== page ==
As real interest rates fall and fall, at first via central bank interest rate cuts then via rising inflation meeting central bank’s refusing to hike, cash gets less and less attractive. From UBS:
Eurozone inflation jumped by the most in over a decade in January, rising from minus 0.3% in December to plus 0.9%. This appears to have been driven by one-off factors. A similar bounce in near-term US inflation is expected, although the Federal Reserve has indicated it will look through any rise it views as transitory. Meanwhile, inflation expectations have increased in the US, yields have risen, and the curve has steepened, in part driven by the prospect of further fiscal stimulus.
But while higher yields and inflation expectations suggest greater optimism over the economic recovery, central banks have made it clear that policy rates are on hold. That means real rates will stay negative, and any lasting increase in inflation will drive them down further. In a world of negative real returns on bank deposits, we recommend investors consider putting excess cash to work.
•Why is cash bad? At current interest rates, holding excess cash reduces your wealth as inflation erodes its real purchasing power. Take the example of an investor with a USD 5 million portfolio and an annual expense of USD 250,000 that is rising by 2% each year due to inflation. Keeping the portfolio in cash would halve its value in just 10 years. Any further uptick in inflation would increase the erosion of real purchasing power.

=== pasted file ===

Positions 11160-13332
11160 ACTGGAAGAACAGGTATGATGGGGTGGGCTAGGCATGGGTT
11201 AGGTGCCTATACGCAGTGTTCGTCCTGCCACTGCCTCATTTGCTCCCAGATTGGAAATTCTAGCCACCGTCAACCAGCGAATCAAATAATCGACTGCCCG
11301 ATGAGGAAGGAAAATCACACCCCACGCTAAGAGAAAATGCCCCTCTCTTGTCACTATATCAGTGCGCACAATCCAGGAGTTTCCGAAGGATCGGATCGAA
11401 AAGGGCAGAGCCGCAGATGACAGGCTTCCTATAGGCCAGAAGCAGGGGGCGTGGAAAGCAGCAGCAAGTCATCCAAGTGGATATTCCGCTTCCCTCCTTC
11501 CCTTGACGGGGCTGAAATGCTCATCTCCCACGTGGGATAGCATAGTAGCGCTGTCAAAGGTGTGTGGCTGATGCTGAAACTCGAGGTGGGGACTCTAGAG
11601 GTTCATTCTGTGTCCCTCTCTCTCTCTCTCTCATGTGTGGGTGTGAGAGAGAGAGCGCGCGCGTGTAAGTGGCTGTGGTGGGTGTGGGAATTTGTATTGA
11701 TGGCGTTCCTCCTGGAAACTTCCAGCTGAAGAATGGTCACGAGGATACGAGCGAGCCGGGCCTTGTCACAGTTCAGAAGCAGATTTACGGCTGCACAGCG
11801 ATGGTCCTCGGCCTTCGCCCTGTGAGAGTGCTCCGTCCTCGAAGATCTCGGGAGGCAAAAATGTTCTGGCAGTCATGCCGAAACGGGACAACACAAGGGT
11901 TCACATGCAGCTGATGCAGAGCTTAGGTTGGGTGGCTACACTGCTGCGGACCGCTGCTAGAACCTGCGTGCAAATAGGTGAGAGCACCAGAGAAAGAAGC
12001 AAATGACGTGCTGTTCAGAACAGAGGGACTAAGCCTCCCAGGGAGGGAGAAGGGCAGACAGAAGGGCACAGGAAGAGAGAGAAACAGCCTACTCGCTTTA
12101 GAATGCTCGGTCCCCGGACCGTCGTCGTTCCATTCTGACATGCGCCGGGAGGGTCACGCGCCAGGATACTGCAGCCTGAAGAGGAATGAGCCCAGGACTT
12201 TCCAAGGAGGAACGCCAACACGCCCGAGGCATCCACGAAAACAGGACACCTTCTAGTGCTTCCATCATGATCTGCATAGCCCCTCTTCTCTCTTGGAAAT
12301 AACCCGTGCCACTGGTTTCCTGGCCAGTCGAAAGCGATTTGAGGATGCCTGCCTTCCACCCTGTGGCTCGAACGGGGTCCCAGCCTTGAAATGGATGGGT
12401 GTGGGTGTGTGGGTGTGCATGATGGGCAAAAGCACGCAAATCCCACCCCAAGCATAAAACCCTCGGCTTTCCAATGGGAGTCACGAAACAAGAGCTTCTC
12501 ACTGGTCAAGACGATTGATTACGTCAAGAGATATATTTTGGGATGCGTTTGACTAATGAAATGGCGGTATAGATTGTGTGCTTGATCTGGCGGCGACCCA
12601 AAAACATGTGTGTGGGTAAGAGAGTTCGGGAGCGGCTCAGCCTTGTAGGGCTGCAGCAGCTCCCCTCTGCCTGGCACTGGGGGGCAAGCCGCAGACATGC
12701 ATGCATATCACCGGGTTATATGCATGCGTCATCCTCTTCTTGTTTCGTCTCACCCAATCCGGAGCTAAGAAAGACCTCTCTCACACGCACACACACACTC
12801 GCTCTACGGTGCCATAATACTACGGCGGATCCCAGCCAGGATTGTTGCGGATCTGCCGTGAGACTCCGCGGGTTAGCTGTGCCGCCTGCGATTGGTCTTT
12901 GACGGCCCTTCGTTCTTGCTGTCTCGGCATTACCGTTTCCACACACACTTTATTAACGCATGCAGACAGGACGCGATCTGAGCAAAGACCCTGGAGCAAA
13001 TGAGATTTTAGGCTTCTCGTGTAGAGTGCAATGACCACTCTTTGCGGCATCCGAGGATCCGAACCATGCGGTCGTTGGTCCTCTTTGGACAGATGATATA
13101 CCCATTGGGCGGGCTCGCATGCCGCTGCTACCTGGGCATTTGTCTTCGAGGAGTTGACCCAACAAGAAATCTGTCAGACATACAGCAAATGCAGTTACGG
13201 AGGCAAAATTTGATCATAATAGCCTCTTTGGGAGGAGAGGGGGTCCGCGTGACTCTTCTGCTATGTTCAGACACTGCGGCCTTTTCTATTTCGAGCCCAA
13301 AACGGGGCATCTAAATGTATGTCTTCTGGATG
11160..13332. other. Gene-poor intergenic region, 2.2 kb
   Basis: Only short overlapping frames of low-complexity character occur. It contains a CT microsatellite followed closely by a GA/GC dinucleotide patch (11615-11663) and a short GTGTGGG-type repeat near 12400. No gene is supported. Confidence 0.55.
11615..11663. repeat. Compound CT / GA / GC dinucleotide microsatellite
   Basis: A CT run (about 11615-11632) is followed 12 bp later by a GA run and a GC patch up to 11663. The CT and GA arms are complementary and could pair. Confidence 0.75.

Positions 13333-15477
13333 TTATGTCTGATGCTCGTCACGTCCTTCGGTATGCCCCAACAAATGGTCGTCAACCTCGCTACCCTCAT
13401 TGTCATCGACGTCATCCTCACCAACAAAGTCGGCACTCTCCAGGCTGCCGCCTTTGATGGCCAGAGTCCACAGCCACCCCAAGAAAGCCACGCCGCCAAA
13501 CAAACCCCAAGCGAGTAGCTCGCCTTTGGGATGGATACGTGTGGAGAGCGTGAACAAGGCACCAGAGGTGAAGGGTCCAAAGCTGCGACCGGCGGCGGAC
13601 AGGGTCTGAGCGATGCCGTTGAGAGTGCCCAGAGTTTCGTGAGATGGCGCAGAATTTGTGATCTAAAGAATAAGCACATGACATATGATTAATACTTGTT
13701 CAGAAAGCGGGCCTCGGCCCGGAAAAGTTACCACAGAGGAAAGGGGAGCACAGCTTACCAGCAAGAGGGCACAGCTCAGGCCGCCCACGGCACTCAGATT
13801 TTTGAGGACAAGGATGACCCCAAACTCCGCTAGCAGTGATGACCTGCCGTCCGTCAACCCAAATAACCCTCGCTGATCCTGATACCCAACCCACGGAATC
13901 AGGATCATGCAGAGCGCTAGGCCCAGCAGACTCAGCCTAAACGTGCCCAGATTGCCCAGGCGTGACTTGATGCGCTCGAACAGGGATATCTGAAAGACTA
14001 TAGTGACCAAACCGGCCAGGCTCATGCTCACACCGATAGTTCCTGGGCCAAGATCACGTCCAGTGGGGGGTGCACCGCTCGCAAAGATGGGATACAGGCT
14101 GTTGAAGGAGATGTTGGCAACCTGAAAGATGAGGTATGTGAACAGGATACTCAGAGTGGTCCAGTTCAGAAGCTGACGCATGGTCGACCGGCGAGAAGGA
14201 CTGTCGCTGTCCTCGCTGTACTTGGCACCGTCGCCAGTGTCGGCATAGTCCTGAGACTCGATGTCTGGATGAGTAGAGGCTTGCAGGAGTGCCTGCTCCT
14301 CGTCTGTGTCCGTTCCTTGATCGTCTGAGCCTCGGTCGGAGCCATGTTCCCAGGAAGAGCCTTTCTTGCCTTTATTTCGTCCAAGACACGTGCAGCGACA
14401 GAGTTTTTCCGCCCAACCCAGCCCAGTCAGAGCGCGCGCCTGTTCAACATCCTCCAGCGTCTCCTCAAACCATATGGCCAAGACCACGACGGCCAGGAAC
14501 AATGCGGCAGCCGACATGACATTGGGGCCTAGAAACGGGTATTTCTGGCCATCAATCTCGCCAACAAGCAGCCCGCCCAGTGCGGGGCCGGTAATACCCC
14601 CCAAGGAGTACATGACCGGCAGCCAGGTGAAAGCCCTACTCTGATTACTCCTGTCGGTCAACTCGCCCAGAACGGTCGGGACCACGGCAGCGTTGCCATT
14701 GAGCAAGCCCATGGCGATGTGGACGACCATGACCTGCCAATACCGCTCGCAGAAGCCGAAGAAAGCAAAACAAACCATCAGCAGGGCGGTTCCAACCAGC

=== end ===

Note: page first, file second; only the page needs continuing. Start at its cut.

•How much cash do you need? Professional investors typically keep very low cash balances. The seven biggest pension fund nations globally, which had total assets over USD 42,771bn in 2019, have an average of just 4% cash exposure, while holding around 45% inequities. While private investors may need more than this, especially as they near or enter retirement, we believe many hold too much cash. Our Investor Watch Survey for the fourth quarter of 2020 showed the average client holding 25% of their wealth in cash and cash equivalents. We recommend investors hold only enough liquidity to meet cash flow needs in excess of spending for three to five years, and not all of this liquidity needs to be held in deposits
.•How should I invest instead? Having set aside enough liquidity for upcoming needs, we believe investors should focus on finding yield and growth opportunities. For yield, we see opportunities in USD-denominated emerging market sovereign debt, whose 4.7% yield is around 360 basis points above US Treasuries. Meanwhile, equities are the main driver of growth in most portfolios. The average annual return on the MSCI All Country World index since 1998 has been 8% (USD total return), meaning investors have doubled their money roughly every 10 years. So, while cash holdings are necessary, excessive cash creates a drag on returns. We believe investors should consider their liquidity in three main tiers: Tier 1 for everyday cash needs in the coming 6-12 months; Tier 2 is savings cash for known needs over the coming 2 years; and Tier 3 is investment cash to meet potential investment opportunities over the coming 2-5 years. The first two tiers in our view should be mostly held in cash deposits, and investors who can consider taking on more creditor counterparty risk have the potential to earn higher returns in Tier 3, for instance by investing in short-term corporate bonds. Beyond this, we recommend investors put their cash to work in the markets to ensure they meet their financial goals.
Cash is trash!